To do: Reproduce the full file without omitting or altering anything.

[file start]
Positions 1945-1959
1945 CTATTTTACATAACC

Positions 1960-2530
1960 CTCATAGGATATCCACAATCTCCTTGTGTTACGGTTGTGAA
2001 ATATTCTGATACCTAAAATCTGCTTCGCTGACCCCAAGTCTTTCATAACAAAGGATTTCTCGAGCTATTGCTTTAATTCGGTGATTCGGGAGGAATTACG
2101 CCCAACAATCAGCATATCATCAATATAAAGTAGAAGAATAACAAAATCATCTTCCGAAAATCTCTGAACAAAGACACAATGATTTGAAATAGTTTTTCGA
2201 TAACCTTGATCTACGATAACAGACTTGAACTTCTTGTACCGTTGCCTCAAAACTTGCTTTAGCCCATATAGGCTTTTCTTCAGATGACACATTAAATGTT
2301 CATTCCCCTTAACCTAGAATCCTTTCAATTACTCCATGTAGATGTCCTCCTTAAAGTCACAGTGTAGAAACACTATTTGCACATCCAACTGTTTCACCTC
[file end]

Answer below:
Positions 1945-1959
1945 CTATTTTACATAACC

Positions 1960-2530
1960 CTCATAGGATATCCACAATCTCCTTGTGTTACGGTTGTGAA
2001 ATATTCTGATACCTAAAATCTGCTTCGCTGACCCCAAGTCTTTCATAACAAAGGATTTCTCGAGCTATTGCTTTAATTCGGTGATTCGGGAGGAATTACG
2101 CCCAACAATCAGCATATCATCAATATAAAGTAGAAGAATAACAAAATCATCTTCCGAAAATCTCTGAACAAAGACACAATGATTTGAAATAGTTTTTCGA
2201 TAACCTTGATCTACGATAACAGACTTGAACTTCTTGTACCGTTGCCTCAAAACTTGCTTTAGCCCATATAGGCTTTTCTTCAGATGACACATTAAATGTT
2301 CATTCCCCTTAACCTAGAATCCTTTCAATTACTCCATGTAGATGTCCTCCTTAAAGTCACAGTGTAGAAACACTATTTGCACATCCAACTGTTTCACCTC